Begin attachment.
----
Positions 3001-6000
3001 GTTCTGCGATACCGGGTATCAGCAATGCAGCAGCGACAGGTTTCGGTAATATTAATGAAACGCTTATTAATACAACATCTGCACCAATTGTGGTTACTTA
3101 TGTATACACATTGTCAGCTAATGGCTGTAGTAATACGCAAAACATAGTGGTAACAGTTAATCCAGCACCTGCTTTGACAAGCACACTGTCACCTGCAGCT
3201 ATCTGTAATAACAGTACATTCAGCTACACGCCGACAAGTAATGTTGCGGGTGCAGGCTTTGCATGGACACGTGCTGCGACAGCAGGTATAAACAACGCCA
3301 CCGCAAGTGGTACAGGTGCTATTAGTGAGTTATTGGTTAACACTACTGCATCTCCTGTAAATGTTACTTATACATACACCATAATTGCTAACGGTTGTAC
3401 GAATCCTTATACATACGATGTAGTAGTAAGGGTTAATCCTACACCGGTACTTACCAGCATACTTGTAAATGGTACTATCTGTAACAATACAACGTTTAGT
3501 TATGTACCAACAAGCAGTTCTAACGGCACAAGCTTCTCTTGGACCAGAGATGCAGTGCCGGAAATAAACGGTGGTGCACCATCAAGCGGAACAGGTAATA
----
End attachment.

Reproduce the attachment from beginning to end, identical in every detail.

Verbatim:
Positions 3001-6000
3001 GTTCTGCGATACCGGGTATCAGCAATGCAGCAGCGACAGGTTTCGGTAATATTAATGAAACGCTTATTAATACAACATCTGCACCAATTGTGGTTACTTA
3101 TGTATACACATTGTCAGCTAATGGCTGTAGTAATACGCAAAACATAGTGGTAACAGTTAATCCAGCACCTGCTTTGACAAGCACACTGTCACCTGCAGCT
3201 ATCTGTAATAACAGTACATTCAGCTACACGCCGACAAGTAATGTTGCGGGTGCAGGCTTTGCATGGACACGTGCTGCGACAGCAGGTATAAACAACGCCA
3301 CCGCAAGTGGTACAGGTGCTATTAGTGAGTTATTGGTTAACACTACTGCATCTCCTGTAAATGTTACTTATACATACACCATAATTGCTAACGGTTGTAC
3401 GAATCCTTATACATACGATGTAGTAGTAAGGGTTAATCCTACACCGGTACTTACCAGCATACTTGTAAATGGTACTATCTGTAACAATACAACGTTTAGT
3501 TATGTACCAACAAGCAGTTCTAACGGCACAAGCTTCTCTTGGACCAGAGATGCAGTGCCGGAAATAAACGGTGGTGCACCATCAAGCGGAACAGGTAATA